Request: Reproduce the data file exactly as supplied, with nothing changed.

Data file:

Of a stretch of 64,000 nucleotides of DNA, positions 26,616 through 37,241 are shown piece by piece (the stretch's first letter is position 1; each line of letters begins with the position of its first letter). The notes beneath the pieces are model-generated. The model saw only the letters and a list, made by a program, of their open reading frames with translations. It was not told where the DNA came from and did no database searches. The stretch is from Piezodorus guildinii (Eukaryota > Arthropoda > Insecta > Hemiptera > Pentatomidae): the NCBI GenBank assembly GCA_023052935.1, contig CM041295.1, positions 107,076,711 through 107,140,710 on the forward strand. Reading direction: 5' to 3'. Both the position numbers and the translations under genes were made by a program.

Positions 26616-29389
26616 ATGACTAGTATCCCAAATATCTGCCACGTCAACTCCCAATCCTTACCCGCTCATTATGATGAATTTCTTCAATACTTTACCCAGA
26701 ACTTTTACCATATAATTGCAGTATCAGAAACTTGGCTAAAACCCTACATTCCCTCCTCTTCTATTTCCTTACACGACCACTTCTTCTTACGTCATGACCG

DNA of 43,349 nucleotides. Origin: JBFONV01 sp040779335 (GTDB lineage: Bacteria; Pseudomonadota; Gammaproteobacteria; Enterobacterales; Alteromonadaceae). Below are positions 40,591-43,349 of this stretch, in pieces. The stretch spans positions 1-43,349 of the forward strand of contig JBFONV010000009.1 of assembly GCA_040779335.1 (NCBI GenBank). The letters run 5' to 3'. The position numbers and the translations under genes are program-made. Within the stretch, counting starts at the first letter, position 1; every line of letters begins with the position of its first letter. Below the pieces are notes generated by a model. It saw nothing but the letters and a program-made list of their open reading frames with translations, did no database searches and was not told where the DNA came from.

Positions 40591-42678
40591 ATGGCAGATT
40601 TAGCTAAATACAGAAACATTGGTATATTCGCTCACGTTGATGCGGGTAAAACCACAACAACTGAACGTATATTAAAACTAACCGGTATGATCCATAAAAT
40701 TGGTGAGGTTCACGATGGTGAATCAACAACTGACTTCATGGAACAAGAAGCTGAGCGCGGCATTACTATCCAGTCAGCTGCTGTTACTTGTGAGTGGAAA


Of a stretch of 64,000 nucleotides of DNA, positions 26,616 through 37,241 are shown piece by piece (the stretch's first letter is position 1; each line of letters begins with the position of its first letter). The notes beneath the pieces are model-generated. The model saw only the letters and a list, made by a program, of their open reading frames with translations. It was not told where the DNA came from and did no database searches. The stretch is from Piezodorus guildinii (Eukaryota > Arthropoda > Insecta > Hemiptera > Pentatomidae): the NCBI GenBank assembly GCA_023052935.1, contig CM041295.1, positions 107,076,711 through 107,140,710 on the forward strand. Reading direction: 5' to 3'. Both the position numbers and the translations under genes were made by a program.

Positions 26616-29389
26616 ATGACTAGTATCCCAAATATCTGCCACGTCAACTCCCAATCCTTACCCGCTCATTATGATGAATTTCTTCAATACTTTACCCAGA
26701 ACTTTTACCATATAATTGCAGTATCAGAAACTTGGCTAAAACCCTACATTCCCTCCTCTTCTATTTCCTTACACGACCACTTCTTCTTACGTCATGACCG

DNA of 43,349 nucleotides. Origin: JBFONV01 sp040779335 (GTDB lineage: Bacteria; Pseudomonadota; Gammaproteobacteria; Enterobacterales; Alteromonadaceae). Below are positions 40,591-43,349 of this stretch, in pieces. The stretch spans positions 1-43,349 of the forward strand of contig JBFONV010000009.1 of assembly GCA_040779335.1 (NCBI GenBank). The letters run 5' to 3'. The position numbers and the translations under genes are program-made. Within the stretch, counting starts at the first letter, position 1; every line of letters begins with the position of its first letter. Below the pieces are notes generated by a model. It saw nothing but the letters and a program-made list of their open reading frames with translations, did no database searches and was not told where the DNA came from.

Positions 40591-42678
40591 ATGGCAGATT
40601 TAGCTAAATACAGAAACATTGGTATATTCGCTCACGTTGATGCGGGTAAAACCACAACAACTGAACGTATATTAAAACTAACCGGTATGATCCATAAAAT
40701 TGGTGAGGTTCACGATGGTGAATCAACAACTGACTTCATGGAACAAGAAGCTGAGCGCGGCATTACTATCCAGTCAGCTGCTGTTACTTGTGAGTGGAAA